Adventures of the Missing Kayak
Dusk fell over the Patuxent River at Jug Bay. Dinner was served, campfire made and smores eaten. The tide retreated. As the hours passed, the 50 foot, floating dock became steady as it adhered to the river bottom muck. The kind of muck shoes are lost in if accidentally stepped upon. As dusk turned to night, no one noticed the disappearance of a lone kayak that waked between another and two canoes. Did it get tied to the mooring when last used or did an individual seek the value of one kayak?
9:30 pm the scream echoed against the cloudy night – “a kayak is missing, a kayak is missing!” Four sets of parents and children walked swiftly with headlamps fastened to their foreheads to the dock with mouths agape. Sixteen people lined the dock as their night probing lights searched the river bank and beyond for the missing kayak.
“Is that it?”
“No, that’s a log.”
The insufficient luminaries of the headlamps barely penetrated the night sky. A plan was hatched – a hike through the woods to the next boat dock to probe the riverbank. Moms and daughters with their coal miner lamps weaved through a tunnel of cob webs, spiders and overhanging vegetation. Reaching the large wooden dock, their search revealed little hope for the missing kayak. With nothing in hand, they hiked an alternate route back, one in which spider webs wouldn’t have to be peeled from their sweaty skin.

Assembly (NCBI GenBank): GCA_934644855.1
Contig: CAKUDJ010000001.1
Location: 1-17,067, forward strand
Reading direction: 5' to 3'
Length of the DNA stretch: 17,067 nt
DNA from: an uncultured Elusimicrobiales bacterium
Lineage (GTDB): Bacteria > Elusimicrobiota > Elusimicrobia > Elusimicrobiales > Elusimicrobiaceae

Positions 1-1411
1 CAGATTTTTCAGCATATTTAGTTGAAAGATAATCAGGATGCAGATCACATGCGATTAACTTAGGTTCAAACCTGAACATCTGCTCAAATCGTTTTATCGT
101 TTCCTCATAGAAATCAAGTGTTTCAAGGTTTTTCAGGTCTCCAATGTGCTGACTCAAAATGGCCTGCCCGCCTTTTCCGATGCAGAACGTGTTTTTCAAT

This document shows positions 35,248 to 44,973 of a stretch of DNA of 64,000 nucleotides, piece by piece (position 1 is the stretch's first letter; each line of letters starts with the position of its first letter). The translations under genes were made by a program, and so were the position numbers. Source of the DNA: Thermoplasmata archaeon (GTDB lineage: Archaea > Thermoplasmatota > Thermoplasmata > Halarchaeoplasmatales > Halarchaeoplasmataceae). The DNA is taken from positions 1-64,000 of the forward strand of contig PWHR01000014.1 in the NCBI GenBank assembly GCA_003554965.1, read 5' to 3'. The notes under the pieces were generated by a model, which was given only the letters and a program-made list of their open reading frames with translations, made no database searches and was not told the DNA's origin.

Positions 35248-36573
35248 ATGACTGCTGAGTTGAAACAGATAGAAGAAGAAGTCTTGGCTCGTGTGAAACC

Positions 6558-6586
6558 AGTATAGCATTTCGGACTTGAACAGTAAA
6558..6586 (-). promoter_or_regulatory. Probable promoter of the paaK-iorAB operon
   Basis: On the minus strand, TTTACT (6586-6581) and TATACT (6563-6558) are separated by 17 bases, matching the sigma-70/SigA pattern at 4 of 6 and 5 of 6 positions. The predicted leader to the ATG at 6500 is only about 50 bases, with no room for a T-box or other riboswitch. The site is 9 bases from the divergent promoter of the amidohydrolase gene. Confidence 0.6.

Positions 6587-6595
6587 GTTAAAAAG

Plan B was launched; however, there were skeptics in the crowd. It was 10:30 pm. Low tide was at 10:58 pm; the water continued to recede from the long dock leaving only inches of depth at the end of the dock.
“How are you going to get back to the dock? You’re going to search the river by boat at night? Let’s wait ’til morning.” The skeptics said. They were dismissed and the night escapade to bring back the missing kayak commenced. One canoe and kayak – one set of parents and a mom. The death bed directions were given to their children if they didn’t return.
The onlookers watched as the boaters’ headlamps and voices grew more distant. Their discussions turned to the what if’s – what if someone desired one kayak for their own and stoled it or what if the kayak was not tied to the mooring and was swept away by the tidal current. How did that person sneak passed the campsite? Did they come by boat, a canoe or kayak or maybe by waterski boats present on the river all day? How did the kayak become untied? The heavy rocking action from the waterskiers wake? How far did it drift? What direction was the wind blowing? The questions and possible answers floated back and forth between onlookers as they stood like lighthouses on the dock beaming their headlamps at the boaters beckoning them home.
Off in the distance, the onlookers heard the theme song to Indiana Jones, “daa ta da taa, da ta daa.” The boater’s song grew loader and closer. The onlookers strained their eyes in the dim light of headlamps looking for a boat in tow. Did they have it? From fifty feet out, the river’s still reflection revealed the missing kayak. Cheers erupted in the midnight sky; the kayak was found a drift at the edge of an island of wetland vegetation. They mystery continues as to how and why the kayak went missing.